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Monday, April 3rd, 2017 - Azat Akhmetov talks about using DNA to store information!

3Apr

This week, Azat Akhmetov tells us how silicon-based data storage may become a thing of the past thanks to a familiar but unlikely new way to store data: in DNA! While current storage methods are limited by natural resources, stability, and physical constraints, DNA serves as a way to surpass these limits and revolutionize the way data is stored and accessed. His research focuses on tackling the challenges left standing to make this intersting idea a reality; tune in to find out more!

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Monday, March 27th, 2017 - Jason Ikpatt talks about monogamy!

27Mar

Come follow us down the rabbit hole this week! Jason Ikpatt, PhD student in the institute of cellular and molecular biology, discusses monogamy, brains, and epigenetics!

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Monday, March 6, 2017 - Caleb Swaim talks about viruses!

6Mar

Caleb Swaim talks with us tonight about viruses and the protein ISG15 that is involved in combating viruses! We will also delve into the debate "Are viruses alive?", discuss how ISG15 may be used in the future to manipulate the immune system, and talk about resurrecting ancient viruses!!! Tune in!!!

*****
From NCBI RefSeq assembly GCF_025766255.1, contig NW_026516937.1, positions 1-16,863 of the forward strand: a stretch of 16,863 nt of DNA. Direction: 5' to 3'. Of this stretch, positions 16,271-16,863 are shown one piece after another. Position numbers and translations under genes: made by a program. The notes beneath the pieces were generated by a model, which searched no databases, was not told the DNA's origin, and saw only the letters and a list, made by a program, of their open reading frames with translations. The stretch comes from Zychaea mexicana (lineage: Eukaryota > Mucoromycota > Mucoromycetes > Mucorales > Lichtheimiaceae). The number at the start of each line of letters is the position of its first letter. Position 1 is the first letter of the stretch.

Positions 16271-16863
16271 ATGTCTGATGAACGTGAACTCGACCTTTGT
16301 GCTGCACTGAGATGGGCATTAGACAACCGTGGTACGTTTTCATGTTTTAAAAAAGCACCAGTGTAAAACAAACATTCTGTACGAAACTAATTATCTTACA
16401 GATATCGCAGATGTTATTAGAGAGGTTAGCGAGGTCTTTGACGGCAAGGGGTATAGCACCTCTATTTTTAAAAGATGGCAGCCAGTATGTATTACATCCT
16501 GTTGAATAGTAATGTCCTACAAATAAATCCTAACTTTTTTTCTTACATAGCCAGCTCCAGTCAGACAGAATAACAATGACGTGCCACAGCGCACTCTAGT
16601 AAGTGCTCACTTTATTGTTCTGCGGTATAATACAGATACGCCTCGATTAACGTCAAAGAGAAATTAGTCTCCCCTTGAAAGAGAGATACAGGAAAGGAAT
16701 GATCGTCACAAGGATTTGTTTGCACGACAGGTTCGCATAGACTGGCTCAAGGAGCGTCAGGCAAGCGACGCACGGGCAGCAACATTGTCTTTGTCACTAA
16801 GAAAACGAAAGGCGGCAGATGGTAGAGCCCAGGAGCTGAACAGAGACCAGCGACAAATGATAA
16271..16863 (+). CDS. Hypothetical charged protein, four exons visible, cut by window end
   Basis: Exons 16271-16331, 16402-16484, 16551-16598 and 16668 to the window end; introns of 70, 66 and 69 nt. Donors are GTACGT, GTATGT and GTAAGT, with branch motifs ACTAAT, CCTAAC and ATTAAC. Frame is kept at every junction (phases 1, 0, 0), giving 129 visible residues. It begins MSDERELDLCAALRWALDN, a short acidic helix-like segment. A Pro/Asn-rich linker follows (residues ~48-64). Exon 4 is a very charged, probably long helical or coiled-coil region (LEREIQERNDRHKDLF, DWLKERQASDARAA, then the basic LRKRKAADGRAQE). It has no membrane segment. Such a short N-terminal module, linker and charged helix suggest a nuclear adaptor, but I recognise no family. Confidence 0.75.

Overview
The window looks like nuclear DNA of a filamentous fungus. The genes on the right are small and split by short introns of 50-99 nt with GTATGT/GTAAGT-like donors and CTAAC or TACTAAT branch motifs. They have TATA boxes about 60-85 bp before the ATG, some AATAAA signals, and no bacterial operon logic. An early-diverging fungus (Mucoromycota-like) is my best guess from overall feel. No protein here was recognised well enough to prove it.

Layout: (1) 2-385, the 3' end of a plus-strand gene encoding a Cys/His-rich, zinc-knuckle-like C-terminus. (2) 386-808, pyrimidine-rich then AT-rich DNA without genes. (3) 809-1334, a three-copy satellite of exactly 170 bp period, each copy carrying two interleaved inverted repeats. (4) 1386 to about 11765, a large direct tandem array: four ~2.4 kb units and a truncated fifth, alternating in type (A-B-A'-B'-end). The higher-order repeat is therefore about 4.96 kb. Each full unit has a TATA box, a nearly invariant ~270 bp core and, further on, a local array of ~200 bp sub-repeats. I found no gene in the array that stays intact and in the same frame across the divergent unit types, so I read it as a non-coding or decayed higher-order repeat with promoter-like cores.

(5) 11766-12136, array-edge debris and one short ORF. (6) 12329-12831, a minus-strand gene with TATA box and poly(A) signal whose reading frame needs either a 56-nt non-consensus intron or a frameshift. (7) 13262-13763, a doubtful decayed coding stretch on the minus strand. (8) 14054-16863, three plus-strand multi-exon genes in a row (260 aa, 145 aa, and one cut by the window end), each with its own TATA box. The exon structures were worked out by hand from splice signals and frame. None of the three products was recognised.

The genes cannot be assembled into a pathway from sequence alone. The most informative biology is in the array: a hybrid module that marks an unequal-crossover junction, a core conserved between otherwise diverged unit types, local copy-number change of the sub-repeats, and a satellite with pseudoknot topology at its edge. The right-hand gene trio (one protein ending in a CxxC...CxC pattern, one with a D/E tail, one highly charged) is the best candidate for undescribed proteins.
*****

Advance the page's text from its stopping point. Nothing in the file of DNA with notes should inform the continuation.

Warning: Some minor cursing in this episode. 

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Monday, February 27, 2017 - Dr. Rebecca Lewis discusses the evolution of power in primates

27Feb

Primatologist Dr. Rebecca Lewis is an associate professor of Anthropology at The University of Texas at Austin and the director of Ankoatsifaka Research Station in Kirindy Mitea National Park, Madagascar. We discuss her research on the evolution of power in primates, how she became interested in studying Verreaux's sifaka, and her experiences establishing and maintaining a biological field site in Madagascar.